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I think the reason this site is so important to all of us is that these issues are complex. We 'give' thinking it's 'the right thing to do', it's what we want to do, and we are faced with unexpected, unplanned emotional, financial, factual and spiritual struggles that can become confusing.

I completely agree with TheirDaughter. Therapy helped me a lot. It was difficult finding someone old enough to have a sense of what I was dealing with, never the less it was helpful to talk with someone and sort through the issues. Fortunately I have the medical benefits that enable me to seek such help through my insurance.

I am a huge believer of getting help from a therapist. They may be available through insurance or through other means. If the one you pick first isn't so helpful, try another.

The encouragement from people on this site, from my loved ones and even people in the gym and my bereavement group constantly reminds me to seek help where ever I can find it.

It is easier for me to sit and struggle in my own head. Where I've made real progress is to go out and find and accept help from others, either paid or free...

As for not making my own kids feel guilty, it's hard to say what I will be able to do when I am sick and elderly myself. I hope I will have the self discipline not to make them feel guilt, but no one is perfect, least of all me. When I don't think I'm doing something... my boys often tell me I am making them feel guilty none the less. Surprisingly...
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teresacanady, I mentioned working at home in my earlier post in this thread. It is possible when the parent is mostly independent. However, when there is dementia or narcissism, it takes a toll. For example, my mother wants to go to the doctor a lot. I tell her I have to work. It is met with a "You don't even care if I die. And you're not making any money anyway. I want you to take me to the doctor NOW." WWIII declaration that in one exchange hopped on the pity train, belittled me, and tried to take control. I want to say I'm not making money because she won't leave me alone for more than a few minutes at a time. I am reminded of mothers who try to work at home with a house full of children. The big difference is with children, we are the boss. With parents, they are. And parents can become so angry when they become self centered and someone won't drop everything to tend to their present want. And we can become angry, but have to hold it inside.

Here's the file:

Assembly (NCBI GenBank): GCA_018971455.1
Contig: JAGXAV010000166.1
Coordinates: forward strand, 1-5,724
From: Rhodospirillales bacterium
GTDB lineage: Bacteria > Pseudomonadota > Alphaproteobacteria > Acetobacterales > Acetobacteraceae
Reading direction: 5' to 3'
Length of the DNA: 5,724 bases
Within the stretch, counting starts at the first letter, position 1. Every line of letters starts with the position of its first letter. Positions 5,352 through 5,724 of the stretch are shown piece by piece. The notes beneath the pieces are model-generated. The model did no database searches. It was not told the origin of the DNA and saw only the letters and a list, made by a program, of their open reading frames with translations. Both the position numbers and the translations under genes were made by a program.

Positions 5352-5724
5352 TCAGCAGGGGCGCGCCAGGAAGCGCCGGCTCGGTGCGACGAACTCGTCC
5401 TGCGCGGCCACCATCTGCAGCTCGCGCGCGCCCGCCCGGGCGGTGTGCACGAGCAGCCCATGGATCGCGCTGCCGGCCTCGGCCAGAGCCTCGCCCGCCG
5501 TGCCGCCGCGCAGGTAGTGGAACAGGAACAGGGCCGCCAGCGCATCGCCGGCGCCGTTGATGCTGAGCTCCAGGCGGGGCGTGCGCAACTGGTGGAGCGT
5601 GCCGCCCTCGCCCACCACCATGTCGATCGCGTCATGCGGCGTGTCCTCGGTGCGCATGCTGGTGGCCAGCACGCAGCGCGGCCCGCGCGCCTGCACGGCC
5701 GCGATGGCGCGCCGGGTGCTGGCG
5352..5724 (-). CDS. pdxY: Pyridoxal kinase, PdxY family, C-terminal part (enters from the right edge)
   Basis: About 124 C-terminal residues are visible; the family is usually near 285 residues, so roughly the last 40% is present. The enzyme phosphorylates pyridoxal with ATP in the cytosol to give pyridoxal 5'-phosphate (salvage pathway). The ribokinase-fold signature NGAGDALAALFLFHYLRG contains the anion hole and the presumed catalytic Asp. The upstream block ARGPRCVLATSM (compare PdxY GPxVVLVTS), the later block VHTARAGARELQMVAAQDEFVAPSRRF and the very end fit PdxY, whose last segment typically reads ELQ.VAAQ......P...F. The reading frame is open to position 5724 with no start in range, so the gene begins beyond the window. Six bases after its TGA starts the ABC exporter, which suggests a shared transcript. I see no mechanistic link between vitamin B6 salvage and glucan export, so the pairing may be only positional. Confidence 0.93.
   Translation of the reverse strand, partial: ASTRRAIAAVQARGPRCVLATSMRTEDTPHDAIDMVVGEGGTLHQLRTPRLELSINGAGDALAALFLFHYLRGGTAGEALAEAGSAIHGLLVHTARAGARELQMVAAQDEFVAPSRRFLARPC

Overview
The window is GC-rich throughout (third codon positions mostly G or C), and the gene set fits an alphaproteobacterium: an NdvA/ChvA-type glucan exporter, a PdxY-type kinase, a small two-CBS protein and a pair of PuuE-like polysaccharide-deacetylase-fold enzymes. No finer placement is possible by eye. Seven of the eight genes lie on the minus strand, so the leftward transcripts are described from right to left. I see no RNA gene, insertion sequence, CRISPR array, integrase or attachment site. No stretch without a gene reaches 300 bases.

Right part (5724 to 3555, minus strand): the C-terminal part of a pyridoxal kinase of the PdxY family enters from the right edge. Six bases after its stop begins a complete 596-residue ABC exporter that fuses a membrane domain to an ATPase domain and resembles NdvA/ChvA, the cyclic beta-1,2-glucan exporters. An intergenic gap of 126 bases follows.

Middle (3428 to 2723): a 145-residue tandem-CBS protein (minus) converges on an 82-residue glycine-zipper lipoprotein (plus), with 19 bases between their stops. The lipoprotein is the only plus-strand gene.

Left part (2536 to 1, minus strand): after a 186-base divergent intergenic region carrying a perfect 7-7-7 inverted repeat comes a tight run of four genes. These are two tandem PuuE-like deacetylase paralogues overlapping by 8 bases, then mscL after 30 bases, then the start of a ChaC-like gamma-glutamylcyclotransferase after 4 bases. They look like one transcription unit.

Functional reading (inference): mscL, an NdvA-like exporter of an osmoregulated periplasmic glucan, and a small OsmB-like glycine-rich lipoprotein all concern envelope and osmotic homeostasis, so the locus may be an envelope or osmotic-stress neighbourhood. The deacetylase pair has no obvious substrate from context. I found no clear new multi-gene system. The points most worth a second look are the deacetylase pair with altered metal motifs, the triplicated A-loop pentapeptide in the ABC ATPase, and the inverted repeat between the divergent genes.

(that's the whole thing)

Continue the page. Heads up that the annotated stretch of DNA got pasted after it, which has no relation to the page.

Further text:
This morning is quiet, so I've been able to get some work done. Thank goodness! I had better quit writing. I'm making myself tense just thinking about some of the days here.
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One small thing that helped my mother TREMENDOSLY... she signed up for a Health Bones exercise class at the library. She went twice a week. The people who took the exercise class were age ranges of 60s through 90s. They were all delightful people with interesting lives and varying levels of fitness. She fell in love with them and it was the high point of her week. They all brought a joke to class. They laughed. Some of them took excursions to the movies or out to lunch. They helped each other. Those who could drive would drive the others. It was a miracle.

When my mom wasn't healthy enough to go, sometimes I would bring her there and I too fell in love with the people there.

Maybe try to find something like that for your dad. I know the women in my mom's class would have fallen in love with your dad, they would laugh together and care for each other.

Hope that's a helpful tip. Maybe the first few times you could go with him.

Another idea... I attend two book clubs at my library. They are well attended by men. It is a great source of community and the friendships are wonderfully stimulating. The men do huge reference searches and bring a wealth of knowledge.

I don't know if your Dad is able, but I hope you find things for him to do that will bring both of you joy!
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Hello! A agree there are a lot of really good responses already... I agree, do not quit your job. It is possible to find really loving kind care-givers to come in as companions for your father, and do some light house-keeping as well. If he is not safe on his own, then decisions need to be made about care. Either hire live-in care, or find a suitable care home for him. Some people live in themselves, as I did, it was a terrible burn-out for me. I recalled that my parents lived really great lives in their 40's and 50's, being far from their parents, they would visit a few times a year. They never even considered giving up their jobs. Fact, it is hard to find a job, and even harder once you take years out to take care of a parent. Older people have harder times finding a job...there is agism out there. So please think really carefully about your life too, and take care of your self. It's awful to see a parent going through dementia, but it is also a fact that care-givers face much higher levels of stress and illness than their peers, and often die before the person they are caring for. On the other hand, if your parent is at the point of palliative care, and you can take time off from work, that is another option. People with dementia can live a very long time. So please take care of yourself first, it is the kindest thing you can do for yourself, and your parent.